Ma QY, Li SY, Li XZ, et al. Long non-coding RNA DILC suppresses bladder cancer cells progression. Gene. 2019; 710:193-201 [PubMed] Related Publications
Accumulative researches have demonstrated the critical functions of long non-coding RNAs (lncRNAs) in the progression of malignant tumors, including bladder cancer (BC). Our previous studies showed that lnc-DILC was an important tumor suppressor gene in both liver cancer and colorectal cancer. However, the role of lnc-DILC in BC remains to be elucidated. In the present study, we for first found that lnc-DILC was downregulated in human bladder cancer tissues. Lnc-DILC overexpression suppressed the proliferation, metastasis and expansion of bladder cancer stem cells (CSCs). Mechanically, lnc-DILC suppressed BC cells progression via STAT3 pathway. Special STAT3 inhibitor S3I-201 diminished the discrepancy of growth, metastasis and self-renewal ability between lnc-DILC-overexpression BC cells and their control cells, which further confirmed that STAT3 was acquired for lnc-DILC-disrupted BC cell growth, metastasis and self-renewal. Taken together, our results suggest that lnc-DILC is a novel bladder tumor suppressor and indicate that lnc-DILC inhibits BC progression via inactivating STAT3 signaling.
Centrosomes control cell motility, polarity and migration that is thought to be mediated by their microtubule-organizing capacity. Here we demonstrate that WNT signalling drives a distinct form of non-directional cell motility that requires a key centrosome module, but not microtubules or centrosomes. Upon exosome mobilization of PCP-proteins, we show that DVL2 orchestrates recruitment of a CEP192-PLK4/AURKB complex to the cell cortex where PLK4/AURKB act redundantly to drive protrusive activity and cell motility. This is mediated by coordination of formin-dependent actin remodelling through displacement of cortically localized DAAM1 for DAAM2. Furthermore, abnormal expression of PLK4, AURKB and DAAM1 is associated with poor outcomes in breast and bladder cancers. Thus, a centrosomal module plays an atypical function in WNT signalling and actin nucleation that is critical for cancer cell motility and is associated with more aggressive cancers. These studies have broad implications in how contextual signalling controls distinct modes of cell migration.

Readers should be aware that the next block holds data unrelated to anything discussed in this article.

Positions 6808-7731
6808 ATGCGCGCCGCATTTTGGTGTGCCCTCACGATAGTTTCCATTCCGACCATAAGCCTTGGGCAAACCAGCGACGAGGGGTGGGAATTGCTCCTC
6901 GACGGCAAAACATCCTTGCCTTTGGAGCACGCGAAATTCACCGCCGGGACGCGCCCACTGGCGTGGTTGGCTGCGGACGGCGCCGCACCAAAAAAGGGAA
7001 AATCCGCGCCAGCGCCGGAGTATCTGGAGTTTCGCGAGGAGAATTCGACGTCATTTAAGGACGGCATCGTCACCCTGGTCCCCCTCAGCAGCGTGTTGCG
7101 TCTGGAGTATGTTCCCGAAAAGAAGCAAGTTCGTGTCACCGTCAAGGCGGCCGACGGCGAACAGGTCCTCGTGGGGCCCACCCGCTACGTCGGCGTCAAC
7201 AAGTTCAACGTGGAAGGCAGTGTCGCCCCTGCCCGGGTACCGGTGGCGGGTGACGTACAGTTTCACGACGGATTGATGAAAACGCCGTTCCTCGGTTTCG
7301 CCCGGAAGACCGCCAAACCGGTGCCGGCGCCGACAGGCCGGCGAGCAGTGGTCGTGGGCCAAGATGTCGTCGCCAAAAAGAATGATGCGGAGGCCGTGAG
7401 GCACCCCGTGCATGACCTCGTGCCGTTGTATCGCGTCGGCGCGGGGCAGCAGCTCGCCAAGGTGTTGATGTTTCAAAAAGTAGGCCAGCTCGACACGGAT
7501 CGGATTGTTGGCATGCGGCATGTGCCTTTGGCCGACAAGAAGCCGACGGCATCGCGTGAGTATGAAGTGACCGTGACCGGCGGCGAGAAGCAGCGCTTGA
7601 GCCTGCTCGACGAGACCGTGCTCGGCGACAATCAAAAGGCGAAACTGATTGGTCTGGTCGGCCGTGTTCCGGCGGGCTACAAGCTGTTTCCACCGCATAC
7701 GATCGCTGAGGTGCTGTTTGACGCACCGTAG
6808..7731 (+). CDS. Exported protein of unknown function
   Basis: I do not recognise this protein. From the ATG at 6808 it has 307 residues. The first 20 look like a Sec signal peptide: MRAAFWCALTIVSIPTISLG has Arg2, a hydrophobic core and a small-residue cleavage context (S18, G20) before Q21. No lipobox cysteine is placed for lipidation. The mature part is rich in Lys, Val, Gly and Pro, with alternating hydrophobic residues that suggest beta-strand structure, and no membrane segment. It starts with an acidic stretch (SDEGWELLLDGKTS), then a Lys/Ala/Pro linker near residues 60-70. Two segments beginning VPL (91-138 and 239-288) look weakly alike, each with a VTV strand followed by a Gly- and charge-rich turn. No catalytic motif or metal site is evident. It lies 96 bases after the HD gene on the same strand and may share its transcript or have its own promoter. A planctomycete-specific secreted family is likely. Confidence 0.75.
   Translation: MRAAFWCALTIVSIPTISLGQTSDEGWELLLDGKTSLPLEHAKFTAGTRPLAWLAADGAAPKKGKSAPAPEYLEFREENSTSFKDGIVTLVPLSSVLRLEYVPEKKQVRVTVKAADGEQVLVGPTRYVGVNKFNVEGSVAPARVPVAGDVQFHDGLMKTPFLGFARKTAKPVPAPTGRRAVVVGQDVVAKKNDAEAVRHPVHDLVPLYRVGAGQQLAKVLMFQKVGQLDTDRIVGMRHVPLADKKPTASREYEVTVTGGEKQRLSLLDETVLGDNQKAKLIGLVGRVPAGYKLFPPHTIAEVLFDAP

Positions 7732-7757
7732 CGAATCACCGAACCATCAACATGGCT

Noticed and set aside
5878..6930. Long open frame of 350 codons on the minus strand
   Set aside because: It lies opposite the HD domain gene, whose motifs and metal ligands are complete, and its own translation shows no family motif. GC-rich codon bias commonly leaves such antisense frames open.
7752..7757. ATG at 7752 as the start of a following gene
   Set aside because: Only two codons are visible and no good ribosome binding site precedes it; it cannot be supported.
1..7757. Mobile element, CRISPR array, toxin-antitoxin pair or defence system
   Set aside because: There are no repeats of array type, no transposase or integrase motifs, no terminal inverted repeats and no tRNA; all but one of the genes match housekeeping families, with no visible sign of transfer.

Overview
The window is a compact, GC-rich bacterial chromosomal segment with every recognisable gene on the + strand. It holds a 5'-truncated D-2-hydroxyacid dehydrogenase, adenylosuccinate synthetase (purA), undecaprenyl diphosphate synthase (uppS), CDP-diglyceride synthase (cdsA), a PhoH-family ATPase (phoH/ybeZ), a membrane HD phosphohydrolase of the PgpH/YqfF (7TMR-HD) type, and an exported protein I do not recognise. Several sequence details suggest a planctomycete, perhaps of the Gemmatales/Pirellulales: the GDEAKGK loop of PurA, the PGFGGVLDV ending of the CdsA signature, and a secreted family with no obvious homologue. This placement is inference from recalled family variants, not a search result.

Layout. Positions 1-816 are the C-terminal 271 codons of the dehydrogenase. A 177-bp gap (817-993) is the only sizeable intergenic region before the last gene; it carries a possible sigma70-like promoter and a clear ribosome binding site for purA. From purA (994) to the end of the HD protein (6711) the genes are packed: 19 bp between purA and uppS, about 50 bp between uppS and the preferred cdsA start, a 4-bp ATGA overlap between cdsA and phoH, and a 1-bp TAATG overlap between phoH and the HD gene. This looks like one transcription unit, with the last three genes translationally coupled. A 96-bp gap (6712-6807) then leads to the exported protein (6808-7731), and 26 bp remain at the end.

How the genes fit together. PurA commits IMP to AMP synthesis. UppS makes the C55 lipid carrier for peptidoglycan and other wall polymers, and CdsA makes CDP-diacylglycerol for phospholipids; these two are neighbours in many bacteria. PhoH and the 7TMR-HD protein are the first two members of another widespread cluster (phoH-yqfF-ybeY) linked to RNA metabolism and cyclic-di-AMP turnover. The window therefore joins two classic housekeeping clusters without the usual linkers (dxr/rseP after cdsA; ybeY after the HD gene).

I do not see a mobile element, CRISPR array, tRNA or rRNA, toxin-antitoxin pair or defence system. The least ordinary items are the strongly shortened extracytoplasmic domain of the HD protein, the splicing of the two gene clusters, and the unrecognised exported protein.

Saha T, Makar S, Swetha R, et al. Estrogen signaling: An emanating therapeutic target for breast cancer treatment. Eur J Med Chem. 2019; 177:116-143 [PubMed] Related Publications
Breast cancer, a most common malignancy in women, was known to be associated with steroid hormone estrogen. The discovery of estrogen receptor (ER) gave us not only a powerful predictive and prognostic marker, but also an efficient target for the treatment of hormone-dependent breast cancer with various estrogen ligands. ER consists of two subtypes i.e. ERα and ERβ, that are mostly G-protein-coupled receptors and activated by estrogen, specially 17β-estradiol. The activation is followed by translocation into the nucleus and binding with DNA to modulate activities of different genes. ERs can manage synthesis of RNA through genomic actions without directly binding to DNA. Receptors are tethered by protein-protein interactions to a transcription factor complex to communicate with DNA. Estrogens also exhibit nongenomic actions, a characteristic feature of steroid hormones, which are so rapid to be considered by the activation of RNA and translation. These are habitually related to stimulation of different protein kinase cascades. Majority of post-menopausal breast cancer is estrogen dependent, mostly potent biological estrogen (E2) for continuous growth and proliferation. Estrogen helps in regulating the differentiation and proliferation of normal breast epithelial cells. In this review we have investigated the important role of ER in development and progression of breast cancer, which is complicated by receptor's interaction with co-regulatory proteins, cross-talk with other signal transduction pathways and development of treatment strategies viz. selective estrogen receptor modulators (SERMs), selective estrogen receptor down regulators (SERDs), aromatase and sulphatase inhibitors.
Wang S, Wu Y, Xu Y, Tang X miR-10b promoted melanoma progression through Wnt/β-catenin pathway by repressing ITCH expression. Gene. 2019; 710:39-47 [PubMed] Related Publications